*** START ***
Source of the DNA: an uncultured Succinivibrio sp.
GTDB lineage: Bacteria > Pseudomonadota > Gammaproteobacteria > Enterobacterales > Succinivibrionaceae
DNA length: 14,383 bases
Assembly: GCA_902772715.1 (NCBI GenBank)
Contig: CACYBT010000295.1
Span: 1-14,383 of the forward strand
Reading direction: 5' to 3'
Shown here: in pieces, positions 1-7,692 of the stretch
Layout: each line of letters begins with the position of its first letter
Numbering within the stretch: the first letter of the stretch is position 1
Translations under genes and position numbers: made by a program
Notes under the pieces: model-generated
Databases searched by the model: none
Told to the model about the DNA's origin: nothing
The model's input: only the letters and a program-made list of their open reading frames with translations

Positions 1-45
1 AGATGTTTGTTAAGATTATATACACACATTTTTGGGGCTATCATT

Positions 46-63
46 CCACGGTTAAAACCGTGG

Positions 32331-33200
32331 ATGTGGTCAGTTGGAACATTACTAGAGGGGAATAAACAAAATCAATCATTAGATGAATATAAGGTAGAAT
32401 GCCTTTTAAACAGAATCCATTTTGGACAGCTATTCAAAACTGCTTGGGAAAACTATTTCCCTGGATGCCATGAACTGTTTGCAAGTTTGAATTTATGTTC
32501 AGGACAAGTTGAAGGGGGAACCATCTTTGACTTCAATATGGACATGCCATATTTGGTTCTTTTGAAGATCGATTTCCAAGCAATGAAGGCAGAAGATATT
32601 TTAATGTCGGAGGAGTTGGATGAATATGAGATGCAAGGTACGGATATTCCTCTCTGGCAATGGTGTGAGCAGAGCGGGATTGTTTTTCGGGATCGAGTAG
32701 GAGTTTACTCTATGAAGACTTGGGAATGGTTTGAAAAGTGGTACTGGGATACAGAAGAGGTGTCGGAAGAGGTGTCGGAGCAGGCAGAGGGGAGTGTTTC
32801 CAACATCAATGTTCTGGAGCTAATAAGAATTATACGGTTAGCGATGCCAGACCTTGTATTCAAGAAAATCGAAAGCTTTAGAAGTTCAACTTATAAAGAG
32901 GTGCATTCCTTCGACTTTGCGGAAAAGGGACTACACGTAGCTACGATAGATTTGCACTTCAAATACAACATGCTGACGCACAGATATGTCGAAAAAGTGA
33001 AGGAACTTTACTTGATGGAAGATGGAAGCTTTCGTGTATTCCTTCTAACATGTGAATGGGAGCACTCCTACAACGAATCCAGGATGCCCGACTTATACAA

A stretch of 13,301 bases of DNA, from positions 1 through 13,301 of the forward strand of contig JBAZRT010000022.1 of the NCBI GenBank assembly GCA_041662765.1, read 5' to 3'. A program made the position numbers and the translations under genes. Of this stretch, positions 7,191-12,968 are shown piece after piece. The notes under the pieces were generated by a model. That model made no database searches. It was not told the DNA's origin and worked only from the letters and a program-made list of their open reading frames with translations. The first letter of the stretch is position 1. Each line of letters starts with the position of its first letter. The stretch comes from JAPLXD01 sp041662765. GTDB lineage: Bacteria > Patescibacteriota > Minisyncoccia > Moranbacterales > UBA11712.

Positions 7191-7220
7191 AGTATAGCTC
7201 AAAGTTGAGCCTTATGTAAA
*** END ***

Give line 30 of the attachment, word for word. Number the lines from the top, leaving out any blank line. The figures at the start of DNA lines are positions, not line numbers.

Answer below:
Positions 7191-7220